Credit card issuers took a hit with the passage of 2009’s Credit Card Accountability, Responsibility and Disclosure Act (CARD), which was meant to limit interest rate hikes and additional fees.

To counter the government-imposed regulations, some card companies are finding new ways to skirt the rules and bring in additional money.

Card Companies Toe the Line of What’s Legal

Citibank raised some cardholders’ interest rates as high as 29.9% since last fall, according to the Wall Street Journal. That seems like it would violate the terms of the CARD Act. But Citibank combined the rate hike with a rebate offer of up to 70% of their finance charges if customers made on-time payments. Ideally, you would apply for the rebate and make payments on time to bring your total costs back in line with a normal interest rate. Problem is, Citibank reserves the right to revoke the rebates at any time so there’s no guarantee the savings will last.

First Premier Bank was able to add a $95 fee to a card with a $300 credit limit by finding a creative loophole in the CARD Act’s fee limits. Instead of adding the fee as an annual fee, First Premier counted the extra as a “processing fee” to be paid before using the card. Because the CARD Act’s fee limit (25% of the card’s credit limit) only applies to fees enacted after the card is opened, First Premier is apparently within the law.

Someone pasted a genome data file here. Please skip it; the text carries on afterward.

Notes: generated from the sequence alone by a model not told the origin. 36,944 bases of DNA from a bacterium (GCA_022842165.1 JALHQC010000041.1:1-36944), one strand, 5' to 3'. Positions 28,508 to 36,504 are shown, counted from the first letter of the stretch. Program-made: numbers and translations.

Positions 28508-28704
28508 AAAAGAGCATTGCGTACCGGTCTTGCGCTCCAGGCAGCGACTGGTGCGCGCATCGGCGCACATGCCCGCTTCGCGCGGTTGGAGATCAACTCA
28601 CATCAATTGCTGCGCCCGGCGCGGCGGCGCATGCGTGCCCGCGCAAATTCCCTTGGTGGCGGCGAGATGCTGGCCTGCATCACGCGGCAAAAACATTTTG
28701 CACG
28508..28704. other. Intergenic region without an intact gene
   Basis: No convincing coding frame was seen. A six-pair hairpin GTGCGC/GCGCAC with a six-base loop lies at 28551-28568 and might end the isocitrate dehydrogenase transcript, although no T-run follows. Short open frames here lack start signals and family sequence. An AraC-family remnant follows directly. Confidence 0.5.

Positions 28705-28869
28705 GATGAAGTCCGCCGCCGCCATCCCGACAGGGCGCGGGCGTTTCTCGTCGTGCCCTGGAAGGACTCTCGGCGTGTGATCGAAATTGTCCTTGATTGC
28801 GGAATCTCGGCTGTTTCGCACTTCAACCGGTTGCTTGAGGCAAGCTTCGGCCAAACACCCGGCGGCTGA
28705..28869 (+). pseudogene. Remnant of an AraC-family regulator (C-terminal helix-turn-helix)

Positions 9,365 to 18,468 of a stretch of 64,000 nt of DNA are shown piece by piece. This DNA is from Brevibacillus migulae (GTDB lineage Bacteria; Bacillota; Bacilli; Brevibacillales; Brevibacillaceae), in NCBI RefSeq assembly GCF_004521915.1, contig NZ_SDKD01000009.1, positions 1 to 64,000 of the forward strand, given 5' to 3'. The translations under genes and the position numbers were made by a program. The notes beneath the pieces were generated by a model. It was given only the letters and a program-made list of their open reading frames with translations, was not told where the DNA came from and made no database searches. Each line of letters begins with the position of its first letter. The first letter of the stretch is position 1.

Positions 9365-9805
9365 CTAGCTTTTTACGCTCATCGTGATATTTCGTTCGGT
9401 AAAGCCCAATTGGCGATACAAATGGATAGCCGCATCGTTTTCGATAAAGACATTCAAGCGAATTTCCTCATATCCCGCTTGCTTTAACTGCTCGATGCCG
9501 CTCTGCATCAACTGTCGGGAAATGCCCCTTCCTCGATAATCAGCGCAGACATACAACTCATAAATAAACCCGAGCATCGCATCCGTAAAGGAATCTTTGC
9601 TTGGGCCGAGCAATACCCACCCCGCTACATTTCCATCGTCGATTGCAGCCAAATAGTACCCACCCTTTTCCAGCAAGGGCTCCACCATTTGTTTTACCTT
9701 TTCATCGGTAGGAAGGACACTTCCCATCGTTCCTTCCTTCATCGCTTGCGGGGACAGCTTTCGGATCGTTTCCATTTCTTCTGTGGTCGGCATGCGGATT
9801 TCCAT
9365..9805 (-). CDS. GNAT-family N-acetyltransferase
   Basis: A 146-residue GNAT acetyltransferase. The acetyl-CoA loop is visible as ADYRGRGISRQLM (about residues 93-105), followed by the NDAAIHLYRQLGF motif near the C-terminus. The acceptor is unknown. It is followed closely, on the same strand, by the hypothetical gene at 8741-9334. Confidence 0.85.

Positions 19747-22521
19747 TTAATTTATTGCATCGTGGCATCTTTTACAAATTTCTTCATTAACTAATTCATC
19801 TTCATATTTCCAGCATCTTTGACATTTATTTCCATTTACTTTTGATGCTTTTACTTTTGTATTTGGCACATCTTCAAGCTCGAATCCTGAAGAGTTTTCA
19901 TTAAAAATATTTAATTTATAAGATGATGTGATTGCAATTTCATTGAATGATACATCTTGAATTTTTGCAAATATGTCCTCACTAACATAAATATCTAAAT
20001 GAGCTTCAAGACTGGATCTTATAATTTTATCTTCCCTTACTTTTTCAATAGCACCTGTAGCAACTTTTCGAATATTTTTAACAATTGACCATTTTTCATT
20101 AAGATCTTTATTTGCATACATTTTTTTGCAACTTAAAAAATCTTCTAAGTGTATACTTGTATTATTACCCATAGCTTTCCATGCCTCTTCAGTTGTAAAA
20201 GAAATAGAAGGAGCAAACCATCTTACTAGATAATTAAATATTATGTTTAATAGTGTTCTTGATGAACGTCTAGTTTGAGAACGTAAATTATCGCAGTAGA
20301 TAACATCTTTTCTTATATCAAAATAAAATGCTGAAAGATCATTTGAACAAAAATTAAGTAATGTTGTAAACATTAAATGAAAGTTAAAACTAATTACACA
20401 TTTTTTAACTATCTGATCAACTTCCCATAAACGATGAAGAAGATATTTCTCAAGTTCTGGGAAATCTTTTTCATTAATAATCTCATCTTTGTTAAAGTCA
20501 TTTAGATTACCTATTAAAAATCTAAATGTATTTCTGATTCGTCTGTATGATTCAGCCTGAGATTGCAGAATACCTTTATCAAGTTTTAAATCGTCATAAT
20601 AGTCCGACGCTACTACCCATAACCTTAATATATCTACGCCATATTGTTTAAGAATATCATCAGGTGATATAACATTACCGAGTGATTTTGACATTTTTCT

About the CARD Act

The CARD Act, which was passed about one year ago and enacted in February, was one of the first pieces of financial regulation the government pushed through after the financial crisis.

The legislation banned many interest rate increases on existing accounts and made issuers give customers a fixed interest rate for the first year of their contracts. Card issuers must give cardholders a 45-day warning before making changes to contracts, and limited fees to less than 25% of the card’s initial credit limit.

For more information about the CARD Act, click here.

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